Leon Trotsky

The New Course

Appendix 4
(Two Generations)

THE leading circles of the Russian Communist Youth have intervened in the party discussion. In view of the fact that an article signed by nine comrades (Two Generations, Pravda, No.1) and an address to the Petrograd militants pose the questions wrongly and may do harm to the party if a wide discussion follows in the RCY, we deem it necessary to analyze their declarations and the reasons that prompt them.

The Petrograd address and the article by the nine say that the youth must not be flattered, that they are not the comptrollers of the party, that the new generation of the party cannot be counterposed to the old, that no degeneration threatens us, that Trotsky is guilty of all these mortal sins, and that the youth must be put on their guard. Let us see: Is that the situation?

In their article the nine say that Trotsky drags in the question of the youth by the hair (we shall return to this later on), that he adapts himself to the youth, that he flatters it. Let us hear what Lenin says on this score: “Soviet schools, workers’ schools have been founded; hundreds of thousands of young people are learning there. This work will yield its fruit. If we work without too much precipitateness, in a few years we shall have a mass of young people capable of radically modifying our apparatus.”

Why did Lenin speak this way of the youth? What drove him to it? The desire to get in good with the youth, to flatter them, to obtain their applause? Or was it his real understanding of the situation? It is least of all necessary to speak of “flattery” on the part of Trotsky, and there is absolutely no reason to contrast him to other leaders of our party. The nine comrades say that Lenin taught us to have a critical attitude toward the youth, not to encourage their shortcomings. Did not Comrade Trotsky follow this good advice when he said at the Eleventh Congress of the party, as he says now: “... That does not mean, of course, that all the acts and moods of the youth express healthy tendencies,” or elsewhere: “The youth of the schools, recruited from all the layers and strata of Soviet society, reflect in their disparate ranks all our sides, good and defective.” To judge from these quotations, Trotsky, far from flattering, criticizes.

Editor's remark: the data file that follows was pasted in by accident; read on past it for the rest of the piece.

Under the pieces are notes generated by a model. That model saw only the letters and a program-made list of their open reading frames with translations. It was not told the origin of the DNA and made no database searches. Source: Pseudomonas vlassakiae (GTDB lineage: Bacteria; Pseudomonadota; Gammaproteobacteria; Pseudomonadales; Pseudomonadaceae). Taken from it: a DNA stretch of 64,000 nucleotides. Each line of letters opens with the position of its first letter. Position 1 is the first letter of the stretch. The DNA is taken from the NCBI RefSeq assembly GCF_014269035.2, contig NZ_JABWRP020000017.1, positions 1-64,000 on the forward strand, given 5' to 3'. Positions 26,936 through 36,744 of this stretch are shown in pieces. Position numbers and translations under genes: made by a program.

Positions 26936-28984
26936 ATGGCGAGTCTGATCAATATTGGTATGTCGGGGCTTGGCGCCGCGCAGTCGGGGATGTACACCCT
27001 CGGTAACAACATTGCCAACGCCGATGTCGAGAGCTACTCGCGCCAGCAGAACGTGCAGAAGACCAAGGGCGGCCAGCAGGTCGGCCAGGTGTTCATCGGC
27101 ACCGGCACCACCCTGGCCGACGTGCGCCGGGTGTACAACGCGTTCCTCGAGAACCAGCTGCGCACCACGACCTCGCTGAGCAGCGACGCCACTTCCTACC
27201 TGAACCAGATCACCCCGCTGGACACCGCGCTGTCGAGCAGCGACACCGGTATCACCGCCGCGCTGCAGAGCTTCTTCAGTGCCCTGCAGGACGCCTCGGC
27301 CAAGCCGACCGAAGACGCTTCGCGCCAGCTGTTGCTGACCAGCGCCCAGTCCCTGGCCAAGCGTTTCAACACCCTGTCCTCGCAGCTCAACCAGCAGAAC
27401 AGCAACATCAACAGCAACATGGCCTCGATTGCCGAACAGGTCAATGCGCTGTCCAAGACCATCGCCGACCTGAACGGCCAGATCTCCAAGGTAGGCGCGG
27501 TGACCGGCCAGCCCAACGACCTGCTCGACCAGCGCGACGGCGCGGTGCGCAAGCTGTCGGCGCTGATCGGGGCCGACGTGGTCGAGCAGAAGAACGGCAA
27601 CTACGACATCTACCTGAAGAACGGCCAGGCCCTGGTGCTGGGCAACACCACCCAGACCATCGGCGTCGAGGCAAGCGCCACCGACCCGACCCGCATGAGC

The question of degeneration is likewise expounded erroneously. Trotsky speaks of the danger of degeneration both for the youth generation and for the old. To this, the editorial board of Pravda replies: “The theoretical danger of degeneration exists among us. Its sources lie in the possibility of a steady and gradual victory of capitalist economy over socialist economy and in the possibility of a progressive fusion of our administrative cadres with the new bourgeoisie. But there is nobody among us who does not see this danger.”

Yet, what the nine comrades say in their article “This danger of political degeneration cannot exist among us” harmonizes in no way with this declaration. Consequently, the accusation and the defense are out of whack.

Let us pass to the most serious accusation: Trotsky counterposes the two generations, eggs them on against each other, “wants to undermine the influence of the tested Bolshevik general staff.”

Here is what Trotsky writes: “It would be madness to think of discarding the old generation. What is needed is that precisely this old generation should change its orientation and, by doing so, assure in the future the preponderance of its influence in all the work of the party.”

Where is this counterposing of the youth to the old, this desire to undermine the old cadres, which is at the foundation of the arguments of the two documents? It seems to us that if all the above quoted declarations of Trotsky are quietly and seriously examined, it is impossible to see in them any egging on of the two sections, any intention of animosity. On the contrary, Trotsky understands the “new course” as the best way of consolidating and raising the influence of the Old Bolshevik cadres.

But if all these legends, arbitrary interpretations, and distortions are rejected, and if the essence of the question of how to educate the young communists in the Leninist spirit is studied, it appears clearly that Trotsky is entirely right.